Tags: In This Issue, Pediatric Health
In early 2012, Aiden Spoor was like any other 6-year-old boy. He loved sports, his family and had lots of friends. He always had a smile and was a great role model for his younger brother, Grady. Aiden was a healthy kid with a good life.
On Easter Day that year, Aiden's parents noticed a change in him. He was sluggish, didn't seem like himself and had a near-constant fever that he just couldn't shake. When his condition didn't improve after two weeks, Aiden's parents took him to Peyton Manning Children's Hospital at St.Vincent. After a series of tests, Aiden's family received devastating news: Aiden had acute lymphoblastic leukemia, also known as ALL.
ALL is the most common type of childhood leukemia, accounting for about 75-80 percent of all pediatric cases. Treatment, which involves extensive bouts of chemotherapy, is a long-term process that can last two years or more. The good news is that most children with ALL can be cured.
A tough battle
Even though ALL is treatable, the process is long and arduous, especially for young children like Aiden. Chemotherapy has a way of wearing kids down, making routine activities extremely difficult.
However, Aiden refuses to let treatment get the best of him. "Aiden never lost his positive attitude during the beginning rounds of chemotherapy," said Jen, his mother. "He would insist on going to school and being as normal as he could."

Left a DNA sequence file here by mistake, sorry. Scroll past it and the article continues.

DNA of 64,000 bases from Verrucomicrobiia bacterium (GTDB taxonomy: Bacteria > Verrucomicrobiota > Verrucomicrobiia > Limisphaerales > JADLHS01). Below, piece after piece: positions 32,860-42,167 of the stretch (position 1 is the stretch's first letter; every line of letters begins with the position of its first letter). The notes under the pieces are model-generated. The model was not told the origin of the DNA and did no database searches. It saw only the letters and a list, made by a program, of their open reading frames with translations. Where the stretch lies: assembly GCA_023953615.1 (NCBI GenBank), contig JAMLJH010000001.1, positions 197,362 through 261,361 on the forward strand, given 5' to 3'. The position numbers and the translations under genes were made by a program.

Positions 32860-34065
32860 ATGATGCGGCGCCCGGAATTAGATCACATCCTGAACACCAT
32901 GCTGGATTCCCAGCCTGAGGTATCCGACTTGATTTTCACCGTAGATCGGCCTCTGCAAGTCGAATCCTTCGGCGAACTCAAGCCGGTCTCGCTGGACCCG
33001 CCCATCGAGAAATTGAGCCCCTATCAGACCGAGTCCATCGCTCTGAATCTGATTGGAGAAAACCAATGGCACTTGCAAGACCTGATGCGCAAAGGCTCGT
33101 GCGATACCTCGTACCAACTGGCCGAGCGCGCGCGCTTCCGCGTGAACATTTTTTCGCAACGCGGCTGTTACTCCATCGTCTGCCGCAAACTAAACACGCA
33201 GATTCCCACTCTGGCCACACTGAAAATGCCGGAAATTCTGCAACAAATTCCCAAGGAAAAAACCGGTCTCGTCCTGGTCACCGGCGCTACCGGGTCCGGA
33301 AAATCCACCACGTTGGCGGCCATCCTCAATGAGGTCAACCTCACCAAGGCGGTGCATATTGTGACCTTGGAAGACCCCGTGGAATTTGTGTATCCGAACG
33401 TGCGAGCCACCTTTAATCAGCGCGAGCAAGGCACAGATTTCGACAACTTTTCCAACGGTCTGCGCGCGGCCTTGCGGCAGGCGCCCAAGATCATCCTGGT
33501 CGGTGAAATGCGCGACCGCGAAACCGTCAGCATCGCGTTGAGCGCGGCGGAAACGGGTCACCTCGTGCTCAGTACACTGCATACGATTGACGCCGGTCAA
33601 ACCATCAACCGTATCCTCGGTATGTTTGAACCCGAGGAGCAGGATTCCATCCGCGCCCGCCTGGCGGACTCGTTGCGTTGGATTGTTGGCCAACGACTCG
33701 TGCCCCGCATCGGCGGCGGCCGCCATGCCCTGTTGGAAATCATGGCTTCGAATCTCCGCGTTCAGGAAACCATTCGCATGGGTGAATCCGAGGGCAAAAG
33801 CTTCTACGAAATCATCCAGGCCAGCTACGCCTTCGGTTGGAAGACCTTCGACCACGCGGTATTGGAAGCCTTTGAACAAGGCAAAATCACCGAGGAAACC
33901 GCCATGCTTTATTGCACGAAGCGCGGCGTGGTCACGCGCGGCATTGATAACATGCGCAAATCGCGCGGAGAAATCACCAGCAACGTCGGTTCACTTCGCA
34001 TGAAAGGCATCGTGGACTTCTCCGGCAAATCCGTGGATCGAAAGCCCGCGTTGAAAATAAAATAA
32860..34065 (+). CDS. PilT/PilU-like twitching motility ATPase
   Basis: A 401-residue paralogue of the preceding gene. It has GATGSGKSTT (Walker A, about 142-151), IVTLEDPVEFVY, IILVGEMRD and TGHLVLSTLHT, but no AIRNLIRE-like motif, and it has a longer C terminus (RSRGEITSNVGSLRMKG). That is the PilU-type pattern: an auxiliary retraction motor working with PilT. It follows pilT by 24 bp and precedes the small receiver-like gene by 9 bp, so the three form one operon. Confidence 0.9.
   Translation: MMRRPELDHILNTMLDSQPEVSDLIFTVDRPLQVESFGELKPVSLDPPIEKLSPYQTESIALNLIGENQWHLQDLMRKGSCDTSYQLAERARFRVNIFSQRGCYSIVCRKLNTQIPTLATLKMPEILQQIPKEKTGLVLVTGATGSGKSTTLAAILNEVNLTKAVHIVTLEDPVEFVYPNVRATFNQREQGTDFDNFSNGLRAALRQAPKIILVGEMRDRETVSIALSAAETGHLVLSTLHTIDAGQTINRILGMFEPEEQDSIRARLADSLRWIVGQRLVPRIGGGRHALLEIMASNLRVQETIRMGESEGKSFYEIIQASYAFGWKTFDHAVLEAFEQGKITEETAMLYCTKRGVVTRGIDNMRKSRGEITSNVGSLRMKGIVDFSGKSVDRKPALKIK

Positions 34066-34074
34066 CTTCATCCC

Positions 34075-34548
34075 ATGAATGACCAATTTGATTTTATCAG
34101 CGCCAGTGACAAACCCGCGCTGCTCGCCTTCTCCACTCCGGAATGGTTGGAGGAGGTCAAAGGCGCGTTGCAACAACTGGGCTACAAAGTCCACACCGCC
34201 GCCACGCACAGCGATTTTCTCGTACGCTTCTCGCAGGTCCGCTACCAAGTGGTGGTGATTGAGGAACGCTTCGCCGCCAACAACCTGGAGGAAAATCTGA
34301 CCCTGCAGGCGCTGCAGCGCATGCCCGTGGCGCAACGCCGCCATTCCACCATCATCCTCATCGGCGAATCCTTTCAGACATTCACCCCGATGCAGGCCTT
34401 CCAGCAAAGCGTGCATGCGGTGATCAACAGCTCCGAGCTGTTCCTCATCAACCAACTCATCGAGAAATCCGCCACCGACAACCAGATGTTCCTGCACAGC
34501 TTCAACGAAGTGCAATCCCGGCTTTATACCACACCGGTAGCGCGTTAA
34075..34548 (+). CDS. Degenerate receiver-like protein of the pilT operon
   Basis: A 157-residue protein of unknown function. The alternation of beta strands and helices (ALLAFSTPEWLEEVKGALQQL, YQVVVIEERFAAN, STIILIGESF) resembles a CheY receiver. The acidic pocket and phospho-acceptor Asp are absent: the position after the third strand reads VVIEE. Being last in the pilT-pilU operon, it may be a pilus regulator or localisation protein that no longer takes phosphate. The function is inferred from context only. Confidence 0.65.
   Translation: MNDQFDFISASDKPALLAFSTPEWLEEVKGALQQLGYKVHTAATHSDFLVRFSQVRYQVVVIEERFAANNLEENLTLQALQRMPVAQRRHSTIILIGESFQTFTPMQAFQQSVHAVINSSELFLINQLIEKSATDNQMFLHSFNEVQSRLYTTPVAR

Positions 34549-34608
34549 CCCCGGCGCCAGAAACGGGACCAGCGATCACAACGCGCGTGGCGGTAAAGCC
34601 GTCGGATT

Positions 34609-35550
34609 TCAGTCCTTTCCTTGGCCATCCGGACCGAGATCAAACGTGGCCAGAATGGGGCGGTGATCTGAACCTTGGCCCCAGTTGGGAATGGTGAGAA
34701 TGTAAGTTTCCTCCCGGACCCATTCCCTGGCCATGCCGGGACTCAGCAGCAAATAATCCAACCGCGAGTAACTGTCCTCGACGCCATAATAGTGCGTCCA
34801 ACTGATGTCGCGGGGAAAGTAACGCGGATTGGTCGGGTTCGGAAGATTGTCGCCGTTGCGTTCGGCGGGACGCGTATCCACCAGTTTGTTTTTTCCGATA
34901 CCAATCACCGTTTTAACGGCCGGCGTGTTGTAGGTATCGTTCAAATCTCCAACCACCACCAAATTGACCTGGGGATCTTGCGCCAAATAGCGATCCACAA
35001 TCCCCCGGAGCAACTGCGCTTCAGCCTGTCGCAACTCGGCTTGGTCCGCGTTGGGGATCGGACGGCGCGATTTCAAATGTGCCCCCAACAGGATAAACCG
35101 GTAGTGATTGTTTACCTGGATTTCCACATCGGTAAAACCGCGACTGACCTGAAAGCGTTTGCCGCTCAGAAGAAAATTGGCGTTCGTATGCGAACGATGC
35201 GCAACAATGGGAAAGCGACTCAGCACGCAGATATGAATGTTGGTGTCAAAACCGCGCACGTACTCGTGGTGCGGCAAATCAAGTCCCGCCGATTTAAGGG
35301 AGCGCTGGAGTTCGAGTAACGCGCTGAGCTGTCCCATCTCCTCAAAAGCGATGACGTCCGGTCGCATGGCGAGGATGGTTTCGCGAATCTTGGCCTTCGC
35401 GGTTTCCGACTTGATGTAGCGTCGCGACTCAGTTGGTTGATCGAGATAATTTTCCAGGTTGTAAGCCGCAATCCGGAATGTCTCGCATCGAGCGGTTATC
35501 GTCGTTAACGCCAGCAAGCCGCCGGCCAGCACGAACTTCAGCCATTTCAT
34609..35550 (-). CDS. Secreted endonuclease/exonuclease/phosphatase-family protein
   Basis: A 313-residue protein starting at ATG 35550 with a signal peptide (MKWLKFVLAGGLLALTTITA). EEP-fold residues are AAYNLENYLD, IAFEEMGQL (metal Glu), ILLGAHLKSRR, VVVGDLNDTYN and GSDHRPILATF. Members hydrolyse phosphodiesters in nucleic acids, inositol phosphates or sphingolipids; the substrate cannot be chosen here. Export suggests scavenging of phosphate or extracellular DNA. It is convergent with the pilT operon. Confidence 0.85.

He's also very active outside of school, enjoying activities like playing baseball, riding his bike, jumping on the trampoline and hunting with his dad and grandpa.
One would expect a boy Aiden's age to need cheering up during hospital visits for treatment and infusions. Yet Aiden was usually the one doing the cheering, entertaining the nurses with his dance moves and shooting them with silly string.
"He never let cancer get in his way," Jen said.
Paying it Forward
While Aiden is still undergoing chemotherapy—he has more than two years of treatment remaining—his spirit is as strong as ever. Never one to worry about just himself, Aiden has become an advocate for other children battling childhood cancers. "Aiden is always willing to raise awareness and help others in more difficult situations," Jen said.
Aiden is a True Hero Ambassador for Team Peyton, a program that encourages students to support pediatric patients through fundraising efforts. Aiden was also the inspiration for his family to host a "Kid's Prom for Cancer" this past February. The event raised more than $3,000 and provided a memorable evening for other families dealing with cancer.
It would have been easy for Aiden to simply keep to himself during this difficult time. But that's just not his style, and his mother is thankful for that. "We have been able to handle this difficult journey because of his attitude," she said.
Today, Aiden is currently in remission. And though he has a long road ahead, everyone who knows Aiden believes that he has a very, very bright future.
To follow Aiden's journey online, visit www.facebook.com/PrayforAiden. To join Aiden and the rest of Team Peyton, visit www.TeamPeyton.com